Oak Hill Elementary got an early gift


December 24, 1997|By Joni Guhne | Joni Guhne,SPECIAL TO THE SUN

ALTHOUGH MOST of us exchange Christmas presents tomorrow, the folks at Oak Hill Elementary School realized a month ago: "Yes, Severna Park, there is a Santa Claus."

What made them believers was a check for $37,754 presented to the school at a ceremony in late November by the State Board of Education.

Representatives from 200 of the approximately 1,300 elementary and middle schools in Maryland were at the ceremony to receive certificates for having made "significant and sustained gains in academic achievement" over the past year.

Sixty-two schools were given monetary awards for maintaining their academic improvement over a two-year period, and among them was Oak Hill Elementary.

"Schools are awarded "x" number of dollars per student," said Oak Hill Principal Larry Campbell.

"The idea was proposed by Gov. Parris Glendening and supported by the state legislature, and the awards were presented for the first time last year," Campbell said.

"It's a very complicated process. They crunch all the numbers of the sub-tests, for example third grade. The result is one score for the state, one for the county and one for the individual school. You had to demonstrate by your numbers a significant academic gain."

Anne Arundel County came away with almost 20 percent of the monetary awards, with 16 winners.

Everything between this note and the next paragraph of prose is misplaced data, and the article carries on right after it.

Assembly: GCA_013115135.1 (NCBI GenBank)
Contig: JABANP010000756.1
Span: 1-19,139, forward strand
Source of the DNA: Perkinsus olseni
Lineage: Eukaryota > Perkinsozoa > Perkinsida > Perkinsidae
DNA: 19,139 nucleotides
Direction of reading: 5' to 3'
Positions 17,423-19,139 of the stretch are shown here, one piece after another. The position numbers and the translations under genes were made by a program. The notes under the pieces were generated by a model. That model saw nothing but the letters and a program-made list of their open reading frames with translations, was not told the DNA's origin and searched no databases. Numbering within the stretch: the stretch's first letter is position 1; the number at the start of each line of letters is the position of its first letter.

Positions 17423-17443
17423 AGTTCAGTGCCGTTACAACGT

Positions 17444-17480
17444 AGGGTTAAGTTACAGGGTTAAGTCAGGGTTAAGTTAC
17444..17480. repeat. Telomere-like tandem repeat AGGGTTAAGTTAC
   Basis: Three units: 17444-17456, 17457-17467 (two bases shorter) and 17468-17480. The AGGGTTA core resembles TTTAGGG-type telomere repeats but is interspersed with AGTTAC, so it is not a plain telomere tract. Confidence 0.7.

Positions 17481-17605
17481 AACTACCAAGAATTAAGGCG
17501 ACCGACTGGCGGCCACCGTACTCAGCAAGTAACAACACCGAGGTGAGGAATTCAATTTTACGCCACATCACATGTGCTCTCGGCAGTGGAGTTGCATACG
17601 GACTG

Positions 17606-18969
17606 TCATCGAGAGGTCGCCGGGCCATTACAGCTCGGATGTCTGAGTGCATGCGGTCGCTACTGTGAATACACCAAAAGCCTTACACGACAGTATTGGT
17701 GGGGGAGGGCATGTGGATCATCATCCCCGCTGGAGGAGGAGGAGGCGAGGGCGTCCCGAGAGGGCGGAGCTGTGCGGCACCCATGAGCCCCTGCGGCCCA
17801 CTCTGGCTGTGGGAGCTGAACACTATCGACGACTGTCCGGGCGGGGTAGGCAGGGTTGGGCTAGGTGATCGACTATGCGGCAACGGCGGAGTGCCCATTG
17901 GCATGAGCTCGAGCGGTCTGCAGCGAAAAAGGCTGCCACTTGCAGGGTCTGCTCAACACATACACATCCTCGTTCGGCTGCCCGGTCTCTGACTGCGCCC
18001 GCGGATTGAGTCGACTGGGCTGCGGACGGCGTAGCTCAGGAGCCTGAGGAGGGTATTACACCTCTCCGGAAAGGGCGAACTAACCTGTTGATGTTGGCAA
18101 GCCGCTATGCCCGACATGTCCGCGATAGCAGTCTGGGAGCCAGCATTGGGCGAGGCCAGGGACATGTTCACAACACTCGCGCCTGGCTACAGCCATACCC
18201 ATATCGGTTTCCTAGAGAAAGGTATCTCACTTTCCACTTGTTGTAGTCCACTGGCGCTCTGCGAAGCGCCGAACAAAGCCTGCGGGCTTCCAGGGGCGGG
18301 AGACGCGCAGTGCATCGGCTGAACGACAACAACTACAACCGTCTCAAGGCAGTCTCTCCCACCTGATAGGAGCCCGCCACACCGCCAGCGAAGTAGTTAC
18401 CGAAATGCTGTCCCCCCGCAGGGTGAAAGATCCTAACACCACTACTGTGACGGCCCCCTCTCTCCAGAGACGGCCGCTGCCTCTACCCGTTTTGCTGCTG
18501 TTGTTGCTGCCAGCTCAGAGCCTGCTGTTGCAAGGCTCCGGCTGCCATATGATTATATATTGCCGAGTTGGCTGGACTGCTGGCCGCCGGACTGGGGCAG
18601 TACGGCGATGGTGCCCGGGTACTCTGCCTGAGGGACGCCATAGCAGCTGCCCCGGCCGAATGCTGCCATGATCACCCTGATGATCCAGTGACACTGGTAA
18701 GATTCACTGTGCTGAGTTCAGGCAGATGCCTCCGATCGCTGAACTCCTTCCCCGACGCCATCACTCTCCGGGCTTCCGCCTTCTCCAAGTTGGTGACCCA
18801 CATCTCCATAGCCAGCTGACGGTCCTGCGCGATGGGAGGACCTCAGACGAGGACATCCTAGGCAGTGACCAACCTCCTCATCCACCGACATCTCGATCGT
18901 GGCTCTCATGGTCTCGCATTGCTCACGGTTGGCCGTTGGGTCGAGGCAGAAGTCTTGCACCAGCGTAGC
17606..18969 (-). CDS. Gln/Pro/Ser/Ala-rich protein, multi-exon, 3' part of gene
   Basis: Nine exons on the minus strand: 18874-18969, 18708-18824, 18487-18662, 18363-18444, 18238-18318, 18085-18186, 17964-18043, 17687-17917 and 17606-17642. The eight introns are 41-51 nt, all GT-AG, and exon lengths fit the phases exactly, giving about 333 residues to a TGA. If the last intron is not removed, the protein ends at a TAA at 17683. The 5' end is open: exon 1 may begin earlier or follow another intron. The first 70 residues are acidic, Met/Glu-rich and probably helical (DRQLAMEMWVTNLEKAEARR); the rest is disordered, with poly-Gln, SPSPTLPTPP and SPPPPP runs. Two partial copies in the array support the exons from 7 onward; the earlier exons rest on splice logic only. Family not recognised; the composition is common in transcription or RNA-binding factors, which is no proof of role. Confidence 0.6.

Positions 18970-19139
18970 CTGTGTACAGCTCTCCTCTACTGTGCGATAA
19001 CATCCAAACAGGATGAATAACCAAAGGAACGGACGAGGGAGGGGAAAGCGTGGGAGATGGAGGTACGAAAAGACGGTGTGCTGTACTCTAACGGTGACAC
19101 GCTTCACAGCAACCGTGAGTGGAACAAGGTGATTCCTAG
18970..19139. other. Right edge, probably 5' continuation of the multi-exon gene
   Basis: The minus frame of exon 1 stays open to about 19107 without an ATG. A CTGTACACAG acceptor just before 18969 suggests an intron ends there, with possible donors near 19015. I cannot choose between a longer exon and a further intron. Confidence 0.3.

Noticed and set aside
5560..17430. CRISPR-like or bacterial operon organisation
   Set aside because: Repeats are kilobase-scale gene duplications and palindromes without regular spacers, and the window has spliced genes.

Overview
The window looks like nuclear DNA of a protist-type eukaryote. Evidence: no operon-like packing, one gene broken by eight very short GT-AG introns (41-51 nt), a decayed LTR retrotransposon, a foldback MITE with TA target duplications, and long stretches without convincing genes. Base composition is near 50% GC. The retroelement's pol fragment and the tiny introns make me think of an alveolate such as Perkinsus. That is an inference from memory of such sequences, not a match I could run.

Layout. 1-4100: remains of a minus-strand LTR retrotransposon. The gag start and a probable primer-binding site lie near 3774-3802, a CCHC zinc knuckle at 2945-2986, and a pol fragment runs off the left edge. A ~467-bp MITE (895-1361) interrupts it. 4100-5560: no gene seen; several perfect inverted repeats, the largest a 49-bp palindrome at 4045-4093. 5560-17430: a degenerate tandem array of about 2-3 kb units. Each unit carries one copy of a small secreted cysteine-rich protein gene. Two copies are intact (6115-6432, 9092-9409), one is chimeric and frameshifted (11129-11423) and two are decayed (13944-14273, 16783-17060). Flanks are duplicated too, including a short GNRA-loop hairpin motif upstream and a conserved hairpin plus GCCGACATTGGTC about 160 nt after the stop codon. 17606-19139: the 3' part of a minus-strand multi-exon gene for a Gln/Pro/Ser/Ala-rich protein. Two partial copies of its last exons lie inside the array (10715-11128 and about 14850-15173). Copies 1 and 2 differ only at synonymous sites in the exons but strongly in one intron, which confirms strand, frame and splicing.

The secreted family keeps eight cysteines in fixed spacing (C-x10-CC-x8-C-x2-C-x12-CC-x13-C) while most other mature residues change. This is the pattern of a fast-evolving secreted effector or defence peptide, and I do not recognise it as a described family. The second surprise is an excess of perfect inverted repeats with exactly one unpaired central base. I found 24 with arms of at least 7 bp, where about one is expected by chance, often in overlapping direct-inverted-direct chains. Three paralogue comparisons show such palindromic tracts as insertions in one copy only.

"At the ceremony, I felt humbled by the experience," the principal said. "Oak Hill won this award because of everyone working together as a team. We have great parental cooperation with the teachers."

A school improvement team, composed of teachers, parents and administrators, has spent a month deciding how to use the reward.

"The first thing we wanted to do is to pay our science and social studies teachers to come in during the summer to write their new unit plans," said Campbell. "We normally give our reading teacher comp time for coming in during the summer to test children. Now we can pay her."

Other uses of the award include:

A computer mini-lab for kindergarten and developing students (those who have had trouble with their reading readiness).

Computer programs to help children with special needs, or in reading and writing.

New recess equipment and, to complement another grant, a high-quality public address system for the physical education teacher.

Completing a computer lab in the media center.

The school also will use the money to send teachers to professional workshops and to buy other new equipment for students, better chairs for the secretaries, classroom shelves for books and new material for art and music teachers.

"We have one of those video cameras from 1970 with a big power pack. Now we can buy a hand-held video camera and some new tape recorders," said the principal.

"We've set aside a little bit of money for our middies who come in to tutor as a thank you to them," Campbell said of some Naval Academy midshipmen who have been helping students.

"While not every teacher is getting something, the kids are benefiting from this award across the board," he said.

Pub Date: 12/24/97

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